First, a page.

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Curating the City: Art Classes During COVID-19

  • Prof. Rosenfeld leading virtual and in-person students through a tour of the Sean Kelly Gallery.
While courses within the Department of Art and Art History were conducted remotely throughout the Fall 2020 semester, faculty and students took advantage of public art spaces and exhibits around New York City as creative influences for their projects.

Curating the City

Supplemented by lessons taught online, students within the NYC Seminar Course Offerings, such as NYC 101: Curating the City, found inspiration from museums and historic sites around New York City.

MMC students posing with the Hans Anderson statue in Central Park. MMC students posing with the Hans Anderson statue in Central Park.MMC Art majors and Art History majors conducted independent research during the Fall 2020 semester for class presentations, visiting locations of public art in Central Park, Rockefeller Center, and more. One group of students visited JR: The Chronicles of New York City photography exhibition at the Brooklyn Museum to collect information for their project. Another student traveled to SoHo and interviewed street artists, collecting pictures and quotes to create a presentation. Others mimicked the work of Bill Cunningham, practicing photography skills while showcasing fashion in New York or their hometowns.

“One of the advantages is of the Virtual Classes/Open Campus model is that it allows us to innovate our courses,” says Hallie Cohen, MFA, Professor of Art and Director of MMC’s Hewitt Gallery. “Normally, we couldn’t have gotten to the Brooklyn Museum and back in time for the class, but now my students have more time and more access to NYC’s galleries and museums, letting us bring New York into the classroom and vice versa.”

MMC students creating artwork in Madison Square Park for the course Art 111: Drawing I. MMC students creating artwork in Madison Square Park for the course Art 111: Drawing I.MMC Art and Art History faculty members led in-person tours of public art settings while using the Zoom mobile app to transmit the tour to remote students as well. Jason Rosenfeld, Ph.D., Professor of Art History, guided students through the Shahzia Sikander show at Sean Kelly Gallery, using his phone to broadcast the artwork to students remaining at home. Prof. Cohen led her Art 111: Drawing I students on a tour of Madison Square Park, stopping at various spots to discuss the history and design of the sculptures, installations, and artwork embedded in the park.

“Drawing is not just about learning to draw, but it’s also about the experience of learning to see,” says Cohen.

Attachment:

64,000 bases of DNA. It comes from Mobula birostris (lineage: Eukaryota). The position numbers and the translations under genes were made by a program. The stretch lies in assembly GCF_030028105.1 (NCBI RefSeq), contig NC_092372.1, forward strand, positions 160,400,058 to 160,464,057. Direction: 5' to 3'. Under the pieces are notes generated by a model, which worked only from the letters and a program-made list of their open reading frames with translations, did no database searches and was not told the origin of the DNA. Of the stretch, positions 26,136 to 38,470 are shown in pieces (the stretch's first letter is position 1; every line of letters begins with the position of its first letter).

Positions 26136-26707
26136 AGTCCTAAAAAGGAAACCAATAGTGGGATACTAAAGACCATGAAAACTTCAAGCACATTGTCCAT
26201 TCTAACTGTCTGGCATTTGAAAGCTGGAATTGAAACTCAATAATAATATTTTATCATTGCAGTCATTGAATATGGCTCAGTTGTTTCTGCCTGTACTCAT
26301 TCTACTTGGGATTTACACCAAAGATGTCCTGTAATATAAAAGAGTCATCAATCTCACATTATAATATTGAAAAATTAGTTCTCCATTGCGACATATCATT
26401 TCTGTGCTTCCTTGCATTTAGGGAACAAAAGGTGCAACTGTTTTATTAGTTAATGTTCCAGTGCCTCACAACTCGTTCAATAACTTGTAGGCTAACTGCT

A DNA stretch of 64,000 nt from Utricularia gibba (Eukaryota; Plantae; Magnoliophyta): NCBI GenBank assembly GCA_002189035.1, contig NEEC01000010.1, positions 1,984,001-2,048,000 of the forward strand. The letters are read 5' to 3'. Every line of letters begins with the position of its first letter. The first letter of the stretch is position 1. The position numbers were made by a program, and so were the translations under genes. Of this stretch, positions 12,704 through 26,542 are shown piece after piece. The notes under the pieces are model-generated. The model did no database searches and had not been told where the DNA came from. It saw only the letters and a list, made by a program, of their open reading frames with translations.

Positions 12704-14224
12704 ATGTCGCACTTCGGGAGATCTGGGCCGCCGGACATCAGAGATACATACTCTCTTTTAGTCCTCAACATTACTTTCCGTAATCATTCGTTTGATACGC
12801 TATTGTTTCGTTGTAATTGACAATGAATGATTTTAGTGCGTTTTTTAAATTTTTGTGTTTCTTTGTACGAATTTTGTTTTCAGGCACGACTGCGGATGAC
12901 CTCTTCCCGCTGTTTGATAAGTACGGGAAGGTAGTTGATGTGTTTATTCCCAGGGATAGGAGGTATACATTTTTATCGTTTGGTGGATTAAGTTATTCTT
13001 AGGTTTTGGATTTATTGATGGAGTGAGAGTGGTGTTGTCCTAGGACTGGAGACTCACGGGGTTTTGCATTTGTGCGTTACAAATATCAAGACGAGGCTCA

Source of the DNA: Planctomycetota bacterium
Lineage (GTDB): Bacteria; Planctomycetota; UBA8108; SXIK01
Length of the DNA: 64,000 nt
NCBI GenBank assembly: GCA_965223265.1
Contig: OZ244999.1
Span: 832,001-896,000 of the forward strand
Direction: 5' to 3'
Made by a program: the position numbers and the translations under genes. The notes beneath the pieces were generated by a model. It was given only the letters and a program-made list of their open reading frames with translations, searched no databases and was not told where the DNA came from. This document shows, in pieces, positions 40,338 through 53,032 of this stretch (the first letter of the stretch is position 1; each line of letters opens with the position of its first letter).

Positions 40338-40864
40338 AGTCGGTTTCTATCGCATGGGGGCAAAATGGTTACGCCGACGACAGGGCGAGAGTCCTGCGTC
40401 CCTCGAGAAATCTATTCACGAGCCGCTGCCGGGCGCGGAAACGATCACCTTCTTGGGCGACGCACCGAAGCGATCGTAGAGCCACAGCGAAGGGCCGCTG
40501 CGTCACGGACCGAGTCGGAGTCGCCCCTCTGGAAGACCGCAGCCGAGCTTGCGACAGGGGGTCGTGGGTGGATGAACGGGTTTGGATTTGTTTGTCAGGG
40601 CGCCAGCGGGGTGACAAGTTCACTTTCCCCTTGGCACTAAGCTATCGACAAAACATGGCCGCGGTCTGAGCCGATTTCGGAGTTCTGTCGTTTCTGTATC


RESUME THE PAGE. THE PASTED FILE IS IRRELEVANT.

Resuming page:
In addition to public spaces, MMC has made studio art spaces available for students to create art and work on class projects on campus. These spaces can be reserved via the Astra Scheduler.

 

Learning From Home

Anticipating the needs of remote learners, the Department of Art and Art History shipped supplies and materials to students’ homes across the country.

Students in Art 115: Ceramics I, an introductory course to the ceramic medium that is reliant on studio supplies, were shipped special clay and equipment, making it possible to build three-dimensional artwork from home.

Melissa Braccia, Studio Art major, with ceramic artwork they made during remote classes at home. Melissa Braccia, Studio Art major, with ceramic artwork they made during remote classes at home.“Making ceramics independently in a virtual classroom would not have been possible without my professors and support from MMC,” says Melissa Braccia, a Studio Art major, Speech-Language Pathology and Audiology minor, and Art Therapy minor. “The school mailed each student plenty of clay and carving and sculpting tools. Although we were not able to fire our pieces in the studio, making ceramics at home broadened my art practice and I am happy to have found a new medium I enjoy.”

Students taking Art 298.01: Printmaking as Activism, a course that explores the history of making art to advance revolutionary social causes, received supplies from local stores, allowing them to better observe the process and meaning of print mediums.

“We worked ahead of time before these classes started—we’re very dedicated to giving the best educational art experience to our students as possible in this remote time,” says Prof. Cohen. “It’s been a challenge for me and for my students, but we’ve adopted different methodologies to get through this, and we’re finding ways to be as creative and as inspiring as possible.”


This story is part of a larger series, MMC Together, published by Marymount Manhattan College’s Communications team. Have questions or a story lead? Email Communications@mmm.edu.